June 7, 2017 Deep Purple – Infinite (Album Review)
Legendary Rock bands become such through many trials and tribulations, but it is rare that they follow the path of Deep Purple. By all facets of the definition Rock-n-Roll royalty, Deep Purple have survived many changes, including surviving the death of some members. In addition, the band has seen their share of break-ups as well as reformations, and finally earned their long overdue induction into the Rock and Roll Hall of fame in 2016. Through it all, the band has managed to keep the music alive nearly five decades, so why slow down now?
Releasing Now What?! back in 2013, Deep Purple return in 2017 with their follow-up effort, Infinite. Their 20th overall studio album, Infinite hit the public back on April 7, 2017 via earMUSIC, offering 10 songs guaranteed to capture the fans’ attention. Offering a list of options for fans, there is the standard edition, consisting of 10 songs; the CD/DVD edition including a nearly 2 hour documentary entitled From Here to Infinite; and limited edition boxset edition including CD + DVD Digipack, 2 LP Gatefold, 3x 10″ Vinyl The Now What?! Live Tapes Vol. 2, T-Shirt (Size Large), Poster, 5x Photo Prints, and Sticker. For review purposes, let us concrete on the 10 new songs that make up the standard edition of Infinite.
For the studio portion, the tracks were composed by the current lineup of Deep Purple – Don Airey (keyboards), Ian Gillan (vocals), Roger Glover (bass), Steve Morse (guitar), and Ian Paice (drums). This is with exception to “Roadhouse Blues,” which is of course a stylized cover of The Doors, and “Strange Kind of Woman,” which was written by Ritchie Blackmore, Ian Gillan, Roger Glover, Jon Lord, and Ian Paice. In addition, Producer Bob Ezrin was behind the console while also helping with the music itself.
All this laid down, there is really an intriguing madhouse of ideas going on throughout Infinite and “Bird Of Prey” seems to stand out as the most far-out gem in terms of guitar and vocal stylings. Moreover, there is certainly a more prominent progressive feel to the album than in their other workings. Although, it really sounds very classic ’70s Rock with the psychedelic bluesy tones. The track “One Night In Vegas” serves up the Deep Purple style Vegas expedition nicely with some genuine guitar riffs and keyboard mania to back it up. Then, “Get Me Outta Here” dives into that classic bluesy sound and dominates in the progressive keyboard antics spilled into lyrical oddities.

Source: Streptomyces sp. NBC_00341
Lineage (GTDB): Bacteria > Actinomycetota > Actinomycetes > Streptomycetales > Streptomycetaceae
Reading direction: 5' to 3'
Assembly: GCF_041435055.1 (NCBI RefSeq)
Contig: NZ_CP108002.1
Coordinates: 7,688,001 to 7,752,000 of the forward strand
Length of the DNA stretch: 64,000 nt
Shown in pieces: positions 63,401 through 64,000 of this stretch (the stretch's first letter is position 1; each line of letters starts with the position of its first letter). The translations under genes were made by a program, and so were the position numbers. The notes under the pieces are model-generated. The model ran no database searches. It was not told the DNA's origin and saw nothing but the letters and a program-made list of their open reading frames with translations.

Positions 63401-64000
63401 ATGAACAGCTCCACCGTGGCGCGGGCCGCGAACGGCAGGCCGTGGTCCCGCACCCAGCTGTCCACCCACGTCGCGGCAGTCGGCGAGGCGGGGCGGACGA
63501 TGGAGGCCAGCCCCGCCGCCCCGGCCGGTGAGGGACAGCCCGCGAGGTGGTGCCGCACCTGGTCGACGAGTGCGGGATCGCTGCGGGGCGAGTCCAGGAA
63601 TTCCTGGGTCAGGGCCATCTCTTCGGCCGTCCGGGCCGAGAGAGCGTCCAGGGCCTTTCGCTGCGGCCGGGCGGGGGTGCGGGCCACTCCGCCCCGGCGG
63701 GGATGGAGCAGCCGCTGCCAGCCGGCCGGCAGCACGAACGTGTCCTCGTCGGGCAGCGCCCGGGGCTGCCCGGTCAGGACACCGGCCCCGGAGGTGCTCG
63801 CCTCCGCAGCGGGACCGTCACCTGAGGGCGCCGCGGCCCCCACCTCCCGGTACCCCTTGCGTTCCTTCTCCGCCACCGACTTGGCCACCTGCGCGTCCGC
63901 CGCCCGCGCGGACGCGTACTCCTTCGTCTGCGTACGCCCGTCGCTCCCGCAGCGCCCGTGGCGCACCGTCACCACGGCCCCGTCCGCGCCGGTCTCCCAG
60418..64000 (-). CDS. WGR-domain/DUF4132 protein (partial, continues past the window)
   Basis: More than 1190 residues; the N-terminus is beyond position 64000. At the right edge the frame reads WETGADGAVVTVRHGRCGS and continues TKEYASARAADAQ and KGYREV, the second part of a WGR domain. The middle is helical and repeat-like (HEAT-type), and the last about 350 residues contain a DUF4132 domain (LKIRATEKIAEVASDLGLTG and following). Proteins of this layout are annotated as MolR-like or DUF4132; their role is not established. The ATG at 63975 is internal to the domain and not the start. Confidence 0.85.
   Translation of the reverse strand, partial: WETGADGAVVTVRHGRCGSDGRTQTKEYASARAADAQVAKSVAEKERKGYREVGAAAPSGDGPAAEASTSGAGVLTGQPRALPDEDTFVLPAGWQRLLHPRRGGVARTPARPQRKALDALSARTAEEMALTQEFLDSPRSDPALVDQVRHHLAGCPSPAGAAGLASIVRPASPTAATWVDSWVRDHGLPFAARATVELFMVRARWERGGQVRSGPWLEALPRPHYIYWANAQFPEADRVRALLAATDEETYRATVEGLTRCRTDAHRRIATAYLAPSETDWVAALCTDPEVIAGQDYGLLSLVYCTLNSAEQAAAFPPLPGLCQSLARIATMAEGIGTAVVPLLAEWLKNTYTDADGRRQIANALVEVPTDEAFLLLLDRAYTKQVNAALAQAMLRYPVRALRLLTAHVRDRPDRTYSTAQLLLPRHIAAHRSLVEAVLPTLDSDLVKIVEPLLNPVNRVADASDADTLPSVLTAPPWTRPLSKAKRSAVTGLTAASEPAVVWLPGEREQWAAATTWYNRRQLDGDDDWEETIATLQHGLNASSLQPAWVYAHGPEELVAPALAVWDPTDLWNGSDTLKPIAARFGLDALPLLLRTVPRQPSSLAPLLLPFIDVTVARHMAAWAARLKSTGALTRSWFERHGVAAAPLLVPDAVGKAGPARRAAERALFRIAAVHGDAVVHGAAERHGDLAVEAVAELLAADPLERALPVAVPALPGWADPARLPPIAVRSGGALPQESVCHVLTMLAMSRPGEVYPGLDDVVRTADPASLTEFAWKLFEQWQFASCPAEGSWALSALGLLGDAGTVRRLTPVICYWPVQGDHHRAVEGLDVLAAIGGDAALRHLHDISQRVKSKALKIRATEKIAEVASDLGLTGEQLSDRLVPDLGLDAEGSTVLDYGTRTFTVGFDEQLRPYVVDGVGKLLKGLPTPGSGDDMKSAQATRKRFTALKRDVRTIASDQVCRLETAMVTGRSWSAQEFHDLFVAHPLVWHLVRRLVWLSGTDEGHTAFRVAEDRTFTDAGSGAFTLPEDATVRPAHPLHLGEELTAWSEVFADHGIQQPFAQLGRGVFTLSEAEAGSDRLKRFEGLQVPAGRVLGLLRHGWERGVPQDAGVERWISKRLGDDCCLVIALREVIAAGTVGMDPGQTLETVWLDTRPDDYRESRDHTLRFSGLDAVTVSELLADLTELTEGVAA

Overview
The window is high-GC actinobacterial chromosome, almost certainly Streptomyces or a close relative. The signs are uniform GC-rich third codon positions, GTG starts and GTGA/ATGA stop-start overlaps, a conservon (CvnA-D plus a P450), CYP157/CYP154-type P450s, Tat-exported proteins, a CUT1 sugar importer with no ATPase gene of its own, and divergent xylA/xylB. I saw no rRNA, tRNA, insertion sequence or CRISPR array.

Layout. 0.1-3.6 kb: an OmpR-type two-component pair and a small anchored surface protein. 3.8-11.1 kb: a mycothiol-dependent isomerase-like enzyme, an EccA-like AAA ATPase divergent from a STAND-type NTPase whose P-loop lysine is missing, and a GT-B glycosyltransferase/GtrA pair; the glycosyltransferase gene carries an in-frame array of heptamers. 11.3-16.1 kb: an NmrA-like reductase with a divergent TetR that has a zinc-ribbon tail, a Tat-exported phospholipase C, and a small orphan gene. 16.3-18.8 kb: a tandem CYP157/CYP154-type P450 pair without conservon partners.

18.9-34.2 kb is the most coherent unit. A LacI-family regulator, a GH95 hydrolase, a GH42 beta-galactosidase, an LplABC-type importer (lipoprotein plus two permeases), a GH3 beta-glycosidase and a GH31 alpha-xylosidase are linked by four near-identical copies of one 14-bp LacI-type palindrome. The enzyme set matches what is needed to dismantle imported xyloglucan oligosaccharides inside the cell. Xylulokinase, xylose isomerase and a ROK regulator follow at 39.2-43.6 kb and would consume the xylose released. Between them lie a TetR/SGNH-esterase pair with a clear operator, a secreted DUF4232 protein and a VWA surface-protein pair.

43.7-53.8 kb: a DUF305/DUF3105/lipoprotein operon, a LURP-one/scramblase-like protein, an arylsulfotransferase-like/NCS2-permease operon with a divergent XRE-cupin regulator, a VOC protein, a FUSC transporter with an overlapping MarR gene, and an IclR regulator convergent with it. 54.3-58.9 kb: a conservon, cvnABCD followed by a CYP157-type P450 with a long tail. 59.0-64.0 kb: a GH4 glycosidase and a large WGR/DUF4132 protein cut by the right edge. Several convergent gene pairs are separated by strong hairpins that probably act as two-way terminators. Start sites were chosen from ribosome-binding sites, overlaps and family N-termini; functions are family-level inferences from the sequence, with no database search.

Providing a slight change of pace, the western desert trip ballad chimes in with “The Surprising” and accompanied by some extremely fascinating drum beats. Drawing to a close with a peaceful starry night progressive intrusion, it showcases one of the many skills as well as talents that a band such as Deep Purple is capable of. Not to be overlooked, there is also “Johnny’s Band,” which is a witty little tune because, basically, most likely everyone knows a Johnny who has a band. Other highlights include the opening track, “Time For Bedlam,” the ballad-like “All I Got Is You,” and the addictive “Hip Boots.”
Those investing in the other editions of Infinite, the live cuts feature a variety of members including some solo work from a deceased member. With the live version of “Highway Star,” an odd unreleased version of “Uncommon Man,” and a guitar solo from the late Tommy Bolin, the bonus material does not disappoint. Owning this type of material is what makes it a collective item that is guaranteed to win over the heart of Deep Purple fans.
Overall, Infinite is hearty, plentiful, and takes the listener back in time to a place where life was less worrisome. As a live experience, these Infinite songs will intermix genuinely and the skill level will shine with the current core troops. For these reasons, it is essential to check out Deep Purple on The Long Goodbye Tour this summer in North America when they hit stages with Alice Cooper. There is just no undermining this legendary band, and without further reminiscing, CrypticRock gives Deep Purple’s Infinite 4 out of 5 stars.